Knesset Member Michal Rozin (Meretz) appealed to Israel's Civil Service Commissioner Saturday requesting that the commissioner urgenly look into accusations of sexual misconduct leveled at Prime Minister Benjamin Netanyahu's spokesperson, David Keyes.
She also requested that the commissioner look into the conduct of Israeli Ambassador to the United States Ron Dermer, who knew about Keyes' conduct and chose not to disclose what he was aware of.
"Given the serious concern of serial behavior by a senior official in the Prime Minister's Office and the disregard of testimonies to this effect by several public officials, I am requesting that you immediately look into the issue of alleged sexual harassment as well as into the conduct of Israel's Ambassador to the U.S. Ron Dermer and other people related to the issue," Rozin wrote in her letter.
>> Read more: Israeli Ambassador Dermer, who knews about Netanyahu spokesman Keyes' misconduct, says he didn't inform PM ■ In first, woman accuses Netanyahu spokesman of 'aggressive, sexual advances' while working for PM
In the letter, the lawmaker detailed the allegations, saying that "recently, 14 women have testified that Keyes sexually assaulted them, some during his current tenure. In 2013, the directors of a think tank in Washington intervened after receiving two complaints from women. In addition, journalist Bret Stephens told Israel's Ambassador to the U.S. Ron Dermer about Keyes' behavior, telling him he was 'a danger to women.'"
Rozin added that the Prevention of Sexual Harassment Law and the Civil Service Regulations impose on employers an obligation to address sexual harassment.
The appointment of the new Civil Service comissioner to whom MK Rozin addressed her letter, Daniel Hershkowitz, was confirmed this week.
In a press statement on Friday, Dermer said that he did not inform Prime Minister Benjamin Netanyahu about the conversation he had with journalist Bret Stephens in 2016 regarding the conduct of Netanyahu's spokesperson, David Keyes, toward women.
The New York Times reported on Thursday that Stephens, the paper’s senior columnist and editor, warned Dermer about Keyes’ alleged misconduct toward women in November 2016, almost two years ago.
Keyes was already working for Netanyahu at the time, and he left his position only this week, following the publication of allegations made against him.
The NYT report states that in early November 2016, “after an Israeli reporter began inquiring about Mr. Keyes, Mr. Stephens said he contacted Ron Dermer, the Israeli ambassador to the United States, warning him that Mr. Keyes posed a risk to women in Israeli government offices.”
Stephens told the NYT he personally chided Keyes, calling him a "disgrace to men" and "a disgrace as a Jew."
MK Merav Michaeli (Zionist Union) responded to the allegations against Keyes and Dermer as well, saying: "Dermer listen up: The law for the prevention of sexual harassment passed in Israel in 1998. It's a criminal act, and it's of course also an ugly act of exploitation and harm against women. But since his boss, Prime Minister Netanyahu, backed a man who sexually harassed [referring to Netanyahu's former right-hand man Natan Eshel, who resigned over a sexual harassment scandal], Dermer sees no problem appointing another man like that."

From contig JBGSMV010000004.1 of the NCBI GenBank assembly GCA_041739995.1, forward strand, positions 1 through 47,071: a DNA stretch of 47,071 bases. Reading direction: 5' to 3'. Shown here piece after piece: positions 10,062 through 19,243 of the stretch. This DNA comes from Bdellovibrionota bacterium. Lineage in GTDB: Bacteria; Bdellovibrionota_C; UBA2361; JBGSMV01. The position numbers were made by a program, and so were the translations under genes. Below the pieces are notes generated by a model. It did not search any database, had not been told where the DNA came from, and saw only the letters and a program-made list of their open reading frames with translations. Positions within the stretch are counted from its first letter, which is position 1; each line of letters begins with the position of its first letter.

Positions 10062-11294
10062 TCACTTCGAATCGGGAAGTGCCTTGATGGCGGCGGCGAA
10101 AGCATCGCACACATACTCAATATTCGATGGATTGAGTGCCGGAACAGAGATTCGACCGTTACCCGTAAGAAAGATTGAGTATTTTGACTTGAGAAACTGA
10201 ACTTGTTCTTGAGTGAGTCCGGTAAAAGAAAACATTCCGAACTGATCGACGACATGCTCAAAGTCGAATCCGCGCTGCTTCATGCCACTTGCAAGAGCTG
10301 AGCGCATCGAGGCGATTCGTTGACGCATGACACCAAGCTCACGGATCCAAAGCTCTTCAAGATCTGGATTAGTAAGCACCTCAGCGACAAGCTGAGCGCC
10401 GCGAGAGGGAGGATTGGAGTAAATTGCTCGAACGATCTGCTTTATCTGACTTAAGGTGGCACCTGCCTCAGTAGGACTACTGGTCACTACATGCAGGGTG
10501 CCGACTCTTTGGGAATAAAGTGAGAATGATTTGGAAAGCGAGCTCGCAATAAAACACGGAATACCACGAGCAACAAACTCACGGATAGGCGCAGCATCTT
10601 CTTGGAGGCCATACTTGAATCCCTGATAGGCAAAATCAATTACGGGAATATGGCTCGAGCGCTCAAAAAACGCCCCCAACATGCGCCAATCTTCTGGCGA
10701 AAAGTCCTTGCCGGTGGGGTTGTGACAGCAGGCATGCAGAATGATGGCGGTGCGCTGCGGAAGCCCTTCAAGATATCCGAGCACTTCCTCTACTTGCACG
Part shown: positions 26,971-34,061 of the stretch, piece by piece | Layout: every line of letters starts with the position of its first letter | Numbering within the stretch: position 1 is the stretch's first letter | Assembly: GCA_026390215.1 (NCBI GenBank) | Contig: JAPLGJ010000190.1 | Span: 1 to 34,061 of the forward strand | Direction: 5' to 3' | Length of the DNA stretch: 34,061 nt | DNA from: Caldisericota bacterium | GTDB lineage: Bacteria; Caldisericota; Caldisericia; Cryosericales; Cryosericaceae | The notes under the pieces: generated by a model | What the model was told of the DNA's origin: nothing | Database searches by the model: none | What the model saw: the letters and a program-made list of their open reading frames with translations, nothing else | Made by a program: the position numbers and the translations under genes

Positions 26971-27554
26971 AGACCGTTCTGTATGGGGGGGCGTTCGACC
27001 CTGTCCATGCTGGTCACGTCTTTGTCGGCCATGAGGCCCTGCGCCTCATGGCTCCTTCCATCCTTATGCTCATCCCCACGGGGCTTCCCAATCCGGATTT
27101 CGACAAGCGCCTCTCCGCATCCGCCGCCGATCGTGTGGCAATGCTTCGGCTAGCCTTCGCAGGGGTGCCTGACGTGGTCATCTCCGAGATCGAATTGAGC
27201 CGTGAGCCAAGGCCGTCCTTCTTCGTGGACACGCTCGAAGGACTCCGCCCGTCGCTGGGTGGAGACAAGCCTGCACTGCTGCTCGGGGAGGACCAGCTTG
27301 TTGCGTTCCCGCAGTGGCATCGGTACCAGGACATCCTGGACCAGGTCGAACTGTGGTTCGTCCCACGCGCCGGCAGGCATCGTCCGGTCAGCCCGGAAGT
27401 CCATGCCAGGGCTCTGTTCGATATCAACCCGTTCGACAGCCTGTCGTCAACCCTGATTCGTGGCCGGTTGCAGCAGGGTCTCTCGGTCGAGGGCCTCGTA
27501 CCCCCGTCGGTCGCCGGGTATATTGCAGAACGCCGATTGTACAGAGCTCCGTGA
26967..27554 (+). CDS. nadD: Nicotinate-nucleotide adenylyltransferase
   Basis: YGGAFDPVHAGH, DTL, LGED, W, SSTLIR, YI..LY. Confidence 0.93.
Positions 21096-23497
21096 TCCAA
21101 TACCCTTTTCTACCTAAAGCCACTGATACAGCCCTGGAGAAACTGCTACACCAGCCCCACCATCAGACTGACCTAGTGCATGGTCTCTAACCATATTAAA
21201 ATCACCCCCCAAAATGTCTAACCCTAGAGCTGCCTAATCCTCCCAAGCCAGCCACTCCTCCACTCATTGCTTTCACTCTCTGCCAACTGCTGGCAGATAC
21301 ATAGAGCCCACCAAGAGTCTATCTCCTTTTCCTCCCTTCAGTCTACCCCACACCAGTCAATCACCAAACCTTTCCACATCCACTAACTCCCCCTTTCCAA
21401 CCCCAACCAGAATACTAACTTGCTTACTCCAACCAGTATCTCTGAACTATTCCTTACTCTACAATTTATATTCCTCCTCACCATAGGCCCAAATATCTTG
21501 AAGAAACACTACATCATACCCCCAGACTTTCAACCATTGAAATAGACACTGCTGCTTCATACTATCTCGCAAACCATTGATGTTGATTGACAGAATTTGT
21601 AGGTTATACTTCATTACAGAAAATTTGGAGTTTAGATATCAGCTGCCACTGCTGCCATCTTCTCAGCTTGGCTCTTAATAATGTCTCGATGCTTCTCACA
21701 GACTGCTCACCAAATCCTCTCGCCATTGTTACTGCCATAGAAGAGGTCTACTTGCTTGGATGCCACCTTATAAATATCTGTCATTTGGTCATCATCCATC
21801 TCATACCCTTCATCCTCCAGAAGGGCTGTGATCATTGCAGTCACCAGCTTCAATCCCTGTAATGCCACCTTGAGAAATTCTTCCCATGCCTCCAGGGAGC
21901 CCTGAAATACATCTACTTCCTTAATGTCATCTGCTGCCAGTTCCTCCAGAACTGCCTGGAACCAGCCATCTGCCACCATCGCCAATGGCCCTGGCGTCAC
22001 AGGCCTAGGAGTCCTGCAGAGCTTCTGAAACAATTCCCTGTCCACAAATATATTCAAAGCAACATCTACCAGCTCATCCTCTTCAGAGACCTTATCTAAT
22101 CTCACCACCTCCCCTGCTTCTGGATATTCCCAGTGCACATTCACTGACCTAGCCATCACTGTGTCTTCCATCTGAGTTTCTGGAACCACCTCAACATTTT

Michal Gera Margaliot, managing director of the Israel Women's Network, also spoke out about the accusations: "David Keyes' story appears to be a huge scandal. It's not only that dozens of complaints of sexual abuse have accumulated in a short time, while the prime minister's office remains silent. But it turns out that it's been known for years who the man is and what his exploits are, and yet he remained in his job. Keyes must go home, and a public statement is required from the prime minister saying that he and his government are committed to maintaining a safe working space for all government employees."
An initial claim of a 2013 sexual assault by New York State Senate candidate Julia Salazar went public on Tuesday. Salazar’s claim was followed with a tweet by Wall Street journalist Shayndi Raice, published on Wednesday, describing Keyes as a “predator” and his “mistreatment of women” as “an open secret.”
The website Times of Israel reported Wednesday that 10 additional women had come forward with claims against Keyes. The allegations, according to the report, “include one detailed accusation of physically aggressive behavior by Keyes, claims of overly aggressive advances by him, and incidents of inappropriate behavior.” The website also said it had obtained copies of two letters of apology written by Keyes to women in which he expressed regret “for being less than gentlemanly.”
In response, Keyes told the Times of Israel that “all of the accusations are deeply misleading and many of them are categorically false.”
The report said that Keyes’ sexual misbehavior with women was so well-known that he was asked to stay away from certain offices during the years he worked as a political activist in the U.S. Between 2012 and 2015, Keyes served as the executive director of Advancing Human Rights, before being named to his current post by Netanyahu.
The report quoted former co-workers as describing continual complaints of unwanted and “unseemly” advances towards women by Keyes, as well as other inappropriate behavior such as screening suggestive videos in the office. The report said that Keyes had been warned by human resources managers about his behavior.
In one of the offices, a woman interviewed by Times of Israel said, “There was an unofficial policy that he cannot be alone with interns.”
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